Assessing the Real Risk of Airborne Peanut

People with severe peanut allergy often live in constant fear that they will react in the mere presence of peanut. If you’re one of these people, you have plenty of reason to fear–a severe reaction can make you miserable and even threaten your life. But just how likely is it that someone eating a peanut butter and jelly sandwich next to you poses a significant threat? The risk is lower than you might think.

As I point out in Food Allergies For Dummies, airborne reactions to peanut protein in peanut butter, candy bars, and even peanut butter crackers is very unlikely. The reason is because the peanut protein, which is responsible for triggering a reaction, is usually contained by some other ingredient in the food, such as chocolate or caramel. You may be able to smell the peanut butter, but the odor is the result of something other than peanut protein.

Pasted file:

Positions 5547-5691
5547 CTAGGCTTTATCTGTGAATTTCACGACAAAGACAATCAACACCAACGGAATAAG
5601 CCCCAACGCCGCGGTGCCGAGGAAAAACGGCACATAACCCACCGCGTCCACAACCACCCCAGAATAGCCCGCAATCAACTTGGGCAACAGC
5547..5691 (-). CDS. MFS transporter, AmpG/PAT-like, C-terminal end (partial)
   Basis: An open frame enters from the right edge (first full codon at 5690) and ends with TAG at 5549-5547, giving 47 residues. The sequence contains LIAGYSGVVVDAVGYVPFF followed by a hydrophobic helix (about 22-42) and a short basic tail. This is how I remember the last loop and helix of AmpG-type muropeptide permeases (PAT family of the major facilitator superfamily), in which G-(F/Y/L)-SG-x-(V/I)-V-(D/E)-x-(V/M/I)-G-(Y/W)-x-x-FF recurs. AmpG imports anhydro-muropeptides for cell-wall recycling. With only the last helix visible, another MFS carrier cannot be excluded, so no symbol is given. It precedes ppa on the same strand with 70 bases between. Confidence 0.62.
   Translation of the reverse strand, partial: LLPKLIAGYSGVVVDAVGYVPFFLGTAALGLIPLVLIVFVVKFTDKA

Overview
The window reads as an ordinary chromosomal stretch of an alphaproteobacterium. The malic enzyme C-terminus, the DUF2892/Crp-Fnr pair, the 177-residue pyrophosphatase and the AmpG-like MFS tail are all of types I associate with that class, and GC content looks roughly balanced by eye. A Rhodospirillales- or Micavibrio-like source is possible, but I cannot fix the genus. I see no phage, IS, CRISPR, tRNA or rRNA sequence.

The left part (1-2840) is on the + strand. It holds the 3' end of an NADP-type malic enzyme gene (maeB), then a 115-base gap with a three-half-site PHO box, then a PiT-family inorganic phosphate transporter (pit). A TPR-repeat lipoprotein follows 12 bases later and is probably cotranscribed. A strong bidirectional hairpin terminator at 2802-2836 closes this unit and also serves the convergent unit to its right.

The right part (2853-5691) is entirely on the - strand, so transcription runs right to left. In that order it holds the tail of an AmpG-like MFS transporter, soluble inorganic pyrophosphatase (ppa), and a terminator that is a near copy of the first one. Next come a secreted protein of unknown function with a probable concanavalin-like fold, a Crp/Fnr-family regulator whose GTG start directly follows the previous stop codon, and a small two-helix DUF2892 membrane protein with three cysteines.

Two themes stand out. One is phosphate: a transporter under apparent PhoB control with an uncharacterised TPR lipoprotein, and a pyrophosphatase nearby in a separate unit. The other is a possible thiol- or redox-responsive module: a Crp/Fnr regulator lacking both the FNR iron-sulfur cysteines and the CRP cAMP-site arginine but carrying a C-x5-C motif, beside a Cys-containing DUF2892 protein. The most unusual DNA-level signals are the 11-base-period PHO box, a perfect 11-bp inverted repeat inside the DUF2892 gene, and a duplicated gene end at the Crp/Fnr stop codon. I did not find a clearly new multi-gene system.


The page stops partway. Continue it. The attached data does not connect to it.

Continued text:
Caution: Although an airborne reaction from peanut contained in most foods is rare, you may react if the person eating the food is in your face, talking and laughing, and essentially spraying small droplets of peanut at you. You could also react if the person gets peanut on her hands or on the table and it happens to contaminate the food you’re eating. It’s still a good idea to keep a safe distance from the person and to follow other precautions I outline in the book.

Airborne peanut reactions are much more common in situations with high concentrations of peanut dust, such as in restaurants that serve peanuts in shells and encourage patrons to toss the shells on the floor. In a roomful of peanut-cracking, peanut-chomping patrons kicking up peanut dust, the risk of an airborne reaction is very high, indeed, and I strongly advise that anyone with a peanut allergy avoid these situations.